The path not taken.
- Oct 9, 2009
- Reaction score
The Department of Defense has two parallel nuclear reactor programs underway, one for domestic use, one for use abroad.
Pele “involves the development of a safe, mobile and advanced nuclear microreactor to support a variety of Department of Defense missions such as generating power for remote operating bases,” said Lt. Col. Robert Carver, a department spokesman. “After a two-year design-maturation period, one of the companies funded to begin design work may be selected to build and demonstrate a prototype.”
“The Pele Program’s uniqueness lies in the reactor’s mobility and safety,” said Jeff Waksman, Project Pele program manager, in a department statement. “We will leverage our industry partners to develop a system that can be safely and rapidly moved by road, rail, sea or air and for quick set up and shut down, with a design which is inherently safe.”
However, Pele is not the only attempt at introducing small nuclear reactors to the Pentagon’s inventory.
A second effort is being run through the office of the undersecretary of acquisition and sustainment. That effort, ordered in the 2019 National Defense Authorization Act, involves a pilot program aiming to demonstrate the efficacy of a small nuclear reactor, in the 2-10 MWe range, with initial testing at a Department of Energy site in roughly the 2023 timeframe.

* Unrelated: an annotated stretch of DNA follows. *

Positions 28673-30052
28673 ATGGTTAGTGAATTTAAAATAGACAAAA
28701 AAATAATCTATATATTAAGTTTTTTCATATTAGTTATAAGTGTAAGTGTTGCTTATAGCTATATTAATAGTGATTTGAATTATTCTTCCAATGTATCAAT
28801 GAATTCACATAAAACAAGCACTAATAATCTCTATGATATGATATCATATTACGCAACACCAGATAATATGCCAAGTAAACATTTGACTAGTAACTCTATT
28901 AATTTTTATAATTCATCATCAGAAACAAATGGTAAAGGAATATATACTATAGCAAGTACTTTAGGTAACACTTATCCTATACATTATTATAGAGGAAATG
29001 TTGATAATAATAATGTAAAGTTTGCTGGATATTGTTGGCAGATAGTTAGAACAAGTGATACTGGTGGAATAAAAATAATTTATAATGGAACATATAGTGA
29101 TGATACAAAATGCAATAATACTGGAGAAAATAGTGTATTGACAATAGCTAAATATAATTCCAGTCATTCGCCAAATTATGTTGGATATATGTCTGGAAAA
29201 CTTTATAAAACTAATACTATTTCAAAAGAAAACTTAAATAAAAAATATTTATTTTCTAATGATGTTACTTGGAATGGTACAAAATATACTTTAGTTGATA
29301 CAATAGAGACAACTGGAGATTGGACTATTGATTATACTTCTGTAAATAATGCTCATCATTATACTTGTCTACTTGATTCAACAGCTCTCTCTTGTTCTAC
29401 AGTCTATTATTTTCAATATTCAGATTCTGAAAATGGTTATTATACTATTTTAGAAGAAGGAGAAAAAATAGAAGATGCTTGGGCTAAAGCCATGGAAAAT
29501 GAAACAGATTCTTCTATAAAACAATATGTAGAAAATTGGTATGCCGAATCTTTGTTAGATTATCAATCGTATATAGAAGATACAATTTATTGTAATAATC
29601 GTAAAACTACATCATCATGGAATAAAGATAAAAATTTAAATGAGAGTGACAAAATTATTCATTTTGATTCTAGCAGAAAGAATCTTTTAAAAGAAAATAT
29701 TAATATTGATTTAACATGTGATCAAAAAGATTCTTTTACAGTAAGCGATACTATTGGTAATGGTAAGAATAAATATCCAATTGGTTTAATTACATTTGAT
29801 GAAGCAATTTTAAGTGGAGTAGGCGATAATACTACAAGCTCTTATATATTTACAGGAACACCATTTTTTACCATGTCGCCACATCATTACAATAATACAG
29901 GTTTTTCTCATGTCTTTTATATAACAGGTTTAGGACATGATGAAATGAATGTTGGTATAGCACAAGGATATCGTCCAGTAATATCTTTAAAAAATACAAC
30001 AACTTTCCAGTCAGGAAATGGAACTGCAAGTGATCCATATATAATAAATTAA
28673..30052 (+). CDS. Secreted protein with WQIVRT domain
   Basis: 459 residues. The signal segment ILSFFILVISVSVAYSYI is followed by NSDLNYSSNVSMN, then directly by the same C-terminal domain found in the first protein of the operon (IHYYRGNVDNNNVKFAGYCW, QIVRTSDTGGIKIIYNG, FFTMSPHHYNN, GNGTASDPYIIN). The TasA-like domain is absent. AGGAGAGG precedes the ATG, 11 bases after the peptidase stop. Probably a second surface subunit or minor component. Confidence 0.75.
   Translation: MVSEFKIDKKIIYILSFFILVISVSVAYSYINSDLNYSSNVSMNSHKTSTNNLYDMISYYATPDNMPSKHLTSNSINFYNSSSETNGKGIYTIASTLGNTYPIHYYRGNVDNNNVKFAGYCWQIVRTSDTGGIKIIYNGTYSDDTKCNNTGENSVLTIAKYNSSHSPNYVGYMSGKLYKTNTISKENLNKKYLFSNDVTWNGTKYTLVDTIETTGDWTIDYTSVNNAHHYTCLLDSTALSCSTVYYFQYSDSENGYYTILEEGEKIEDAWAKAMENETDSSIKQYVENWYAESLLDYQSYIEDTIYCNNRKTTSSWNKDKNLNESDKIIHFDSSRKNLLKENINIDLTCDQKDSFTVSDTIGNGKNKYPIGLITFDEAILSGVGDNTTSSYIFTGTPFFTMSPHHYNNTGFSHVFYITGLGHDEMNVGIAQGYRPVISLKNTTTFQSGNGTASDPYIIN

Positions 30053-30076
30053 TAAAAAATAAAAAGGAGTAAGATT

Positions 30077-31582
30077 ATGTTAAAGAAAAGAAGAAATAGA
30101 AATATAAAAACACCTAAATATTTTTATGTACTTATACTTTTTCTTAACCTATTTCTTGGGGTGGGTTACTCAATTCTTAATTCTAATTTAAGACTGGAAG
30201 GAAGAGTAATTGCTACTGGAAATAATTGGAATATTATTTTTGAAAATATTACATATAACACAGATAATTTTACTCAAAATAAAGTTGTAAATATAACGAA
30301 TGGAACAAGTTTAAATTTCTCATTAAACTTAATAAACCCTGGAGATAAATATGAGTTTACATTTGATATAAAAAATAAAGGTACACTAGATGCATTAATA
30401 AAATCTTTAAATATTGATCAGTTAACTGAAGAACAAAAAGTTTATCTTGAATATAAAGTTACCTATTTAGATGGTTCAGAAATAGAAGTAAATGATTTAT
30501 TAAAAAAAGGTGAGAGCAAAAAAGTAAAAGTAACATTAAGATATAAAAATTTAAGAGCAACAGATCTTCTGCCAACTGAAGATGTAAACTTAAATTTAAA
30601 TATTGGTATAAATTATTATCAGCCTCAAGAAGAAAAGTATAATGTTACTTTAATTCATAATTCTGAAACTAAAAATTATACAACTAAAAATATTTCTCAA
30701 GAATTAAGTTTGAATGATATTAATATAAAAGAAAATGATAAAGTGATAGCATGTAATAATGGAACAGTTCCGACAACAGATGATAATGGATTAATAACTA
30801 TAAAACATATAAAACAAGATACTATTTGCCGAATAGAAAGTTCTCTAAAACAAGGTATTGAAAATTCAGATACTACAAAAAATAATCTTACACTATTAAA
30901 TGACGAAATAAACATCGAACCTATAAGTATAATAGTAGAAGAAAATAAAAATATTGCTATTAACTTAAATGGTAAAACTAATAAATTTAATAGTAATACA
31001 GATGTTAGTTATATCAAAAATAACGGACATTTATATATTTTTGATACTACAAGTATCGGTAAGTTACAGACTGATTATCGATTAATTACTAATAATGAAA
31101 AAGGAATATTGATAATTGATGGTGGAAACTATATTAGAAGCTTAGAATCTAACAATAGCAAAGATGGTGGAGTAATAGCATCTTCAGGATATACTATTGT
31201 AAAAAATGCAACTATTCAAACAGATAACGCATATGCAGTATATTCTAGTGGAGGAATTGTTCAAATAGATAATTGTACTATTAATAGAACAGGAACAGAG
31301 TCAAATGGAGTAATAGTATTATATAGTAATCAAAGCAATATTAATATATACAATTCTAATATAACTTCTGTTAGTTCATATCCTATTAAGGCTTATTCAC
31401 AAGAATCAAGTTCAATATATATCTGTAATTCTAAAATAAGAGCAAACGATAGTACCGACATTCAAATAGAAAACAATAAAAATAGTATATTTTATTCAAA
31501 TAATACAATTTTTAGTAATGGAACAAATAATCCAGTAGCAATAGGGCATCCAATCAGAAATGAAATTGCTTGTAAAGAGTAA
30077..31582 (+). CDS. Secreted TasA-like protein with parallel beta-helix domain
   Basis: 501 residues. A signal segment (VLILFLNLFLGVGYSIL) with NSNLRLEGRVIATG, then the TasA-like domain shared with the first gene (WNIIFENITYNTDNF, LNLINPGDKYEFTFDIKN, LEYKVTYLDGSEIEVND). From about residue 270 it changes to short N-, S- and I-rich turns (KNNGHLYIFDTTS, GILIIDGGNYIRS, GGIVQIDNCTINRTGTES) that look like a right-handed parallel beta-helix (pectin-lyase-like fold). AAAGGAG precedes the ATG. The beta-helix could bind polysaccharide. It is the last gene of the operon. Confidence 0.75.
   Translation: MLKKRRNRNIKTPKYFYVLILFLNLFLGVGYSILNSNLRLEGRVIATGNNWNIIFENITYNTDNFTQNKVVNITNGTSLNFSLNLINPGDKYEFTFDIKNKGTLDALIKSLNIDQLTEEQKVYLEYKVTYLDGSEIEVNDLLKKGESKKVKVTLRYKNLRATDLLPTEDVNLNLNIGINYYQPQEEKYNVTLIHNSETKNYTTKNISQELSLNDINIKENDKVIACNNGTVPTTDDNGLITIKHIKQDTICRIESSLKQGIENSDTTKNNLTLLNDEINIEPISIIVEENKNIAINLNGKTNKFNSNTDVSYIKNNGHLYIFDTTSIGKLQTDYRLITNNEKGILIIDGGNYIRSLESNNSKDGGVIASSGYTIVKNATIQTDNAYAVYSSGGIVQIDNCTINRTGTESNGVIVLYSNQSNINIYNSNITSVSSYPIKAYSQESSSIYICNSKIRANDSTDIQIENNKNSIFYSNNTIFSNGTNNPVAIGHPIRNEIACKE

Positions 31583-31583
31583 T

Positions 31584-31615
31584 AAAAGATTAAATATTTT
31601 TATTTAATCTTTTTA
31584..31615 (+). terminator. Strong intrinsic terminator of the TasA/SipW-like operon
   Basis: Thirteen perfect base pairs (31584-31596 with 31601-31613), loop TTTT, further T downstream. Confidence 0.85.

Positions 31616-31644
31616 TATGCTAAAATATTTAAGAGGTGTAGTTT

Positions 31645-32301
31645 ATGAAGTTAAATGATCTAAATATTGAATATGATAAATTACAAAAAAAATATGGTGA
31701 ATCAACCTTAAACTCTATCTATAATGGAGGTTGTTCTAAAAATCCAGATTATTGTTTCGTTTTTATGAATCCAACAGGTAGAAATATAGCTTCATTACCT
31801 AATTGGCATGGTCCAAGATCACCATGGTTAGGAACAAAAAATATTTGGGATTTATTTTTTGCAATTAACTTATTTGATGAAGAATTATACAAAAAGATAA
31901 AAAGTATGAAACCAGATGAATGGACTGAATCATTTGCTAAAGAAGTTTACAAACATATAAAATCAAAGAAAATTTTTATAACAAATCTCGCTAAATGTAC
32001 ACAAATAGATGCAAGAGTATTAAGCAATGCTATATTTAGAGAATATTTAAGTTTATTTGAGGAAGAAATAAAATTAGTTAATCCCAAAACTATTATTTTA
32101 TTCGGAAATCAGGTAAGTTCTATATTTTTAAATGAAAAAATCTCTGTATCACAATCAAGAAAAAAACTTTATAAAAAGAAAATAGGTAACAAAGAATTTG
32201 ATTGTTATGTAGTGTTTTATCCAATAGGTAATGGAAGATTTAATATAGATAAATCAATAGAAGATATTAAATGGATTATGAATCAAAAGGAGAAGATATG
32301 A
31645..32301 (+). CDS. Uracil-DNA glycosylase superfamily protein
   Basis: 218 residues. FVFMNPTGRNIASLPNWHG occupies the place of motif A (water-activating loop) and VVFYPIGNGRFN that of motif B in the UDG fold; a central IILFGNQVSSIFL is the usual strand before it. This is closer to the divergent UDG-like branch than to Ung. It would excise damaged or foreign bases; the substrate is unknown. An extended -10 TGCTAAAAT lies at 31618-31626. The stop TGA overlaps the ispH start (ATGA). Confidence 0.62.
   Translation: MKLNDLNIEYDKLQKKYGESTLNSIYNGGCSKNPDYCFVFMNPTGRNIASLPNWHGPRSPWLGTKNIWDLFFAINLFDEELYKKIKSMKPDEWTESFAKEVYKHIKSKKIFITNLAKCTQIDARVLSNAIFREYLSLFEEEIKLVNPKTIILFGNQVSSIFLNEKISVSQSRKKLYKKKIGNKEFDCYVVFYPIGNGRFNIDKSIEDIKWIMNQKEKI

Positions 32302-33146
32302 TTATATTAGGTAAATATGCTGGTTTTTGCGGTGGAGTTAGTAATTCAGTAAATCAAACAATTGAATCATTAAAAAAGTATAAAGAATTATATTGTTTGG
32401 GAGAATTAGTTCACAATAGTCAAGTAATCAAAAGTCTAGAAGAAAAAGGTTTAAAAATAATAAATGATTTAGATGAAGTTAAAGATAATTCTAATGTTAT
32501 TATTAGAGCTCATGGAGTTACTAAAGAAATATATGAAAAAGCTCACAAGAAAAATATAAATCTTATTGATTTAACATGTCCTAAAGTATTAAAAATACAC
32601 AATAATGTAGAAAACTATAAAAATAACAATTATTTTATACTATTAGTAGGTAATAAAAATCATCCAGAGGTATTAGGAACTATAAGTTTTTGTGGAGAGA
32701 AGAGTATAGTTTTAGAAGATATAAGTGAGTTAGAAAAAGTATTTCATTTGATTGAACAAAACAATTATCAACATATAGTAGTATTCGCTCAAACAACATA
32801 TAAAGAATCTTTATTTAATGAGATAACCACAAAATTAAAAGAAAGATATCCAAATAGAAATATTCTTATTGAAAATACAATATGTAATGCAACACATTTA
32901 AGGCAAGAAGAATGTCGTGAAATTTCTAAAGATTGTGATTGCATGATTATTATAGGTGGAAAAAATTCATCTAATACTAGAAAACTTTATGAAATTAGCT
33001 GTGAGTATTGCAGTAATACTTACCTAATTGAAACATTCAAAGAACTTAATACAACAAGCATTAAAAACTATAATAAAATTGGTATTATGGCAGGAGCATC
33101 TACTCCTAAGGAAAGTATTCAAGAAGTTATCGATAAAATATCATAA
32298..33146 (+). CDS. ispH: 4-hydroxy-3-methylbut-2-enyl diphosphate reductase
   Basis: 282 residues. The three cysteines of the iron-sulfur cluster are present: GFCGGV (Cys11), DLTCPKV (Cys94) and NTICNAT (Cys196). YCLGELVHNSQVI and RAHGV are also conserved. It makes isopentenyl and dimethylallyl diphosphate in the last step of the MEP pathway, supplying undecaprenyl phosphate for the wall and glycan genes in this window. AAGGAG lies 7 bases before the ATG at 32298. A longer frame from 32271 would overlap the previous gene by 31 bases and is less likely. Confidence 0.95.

If the testing goes well, a commercially developed, Nuclear Regulatory Commission licensed reactor will be demonstrated on a “permanent domestic military installation by 2027,” according to DoD spokesman Lt. Col. Mike Andrews. “If the full demonstration proves to be a cost effective energy resilience alternative, NRC-licensed [reactors] will provide an additional option for generating power provided to DoD through power purchase agreements.”
The best way to differentiate between the programs may be to think of the A&S effort as the domestic program, built off commercial technology, as part of an effort to get off of local power grids that are seen as weak targets, either via physical or cyber espionage. Pele is focused on the prototyping a new design, with forward operations in mind — and may never actually produce a reactor, if the prototype work proves too difficult.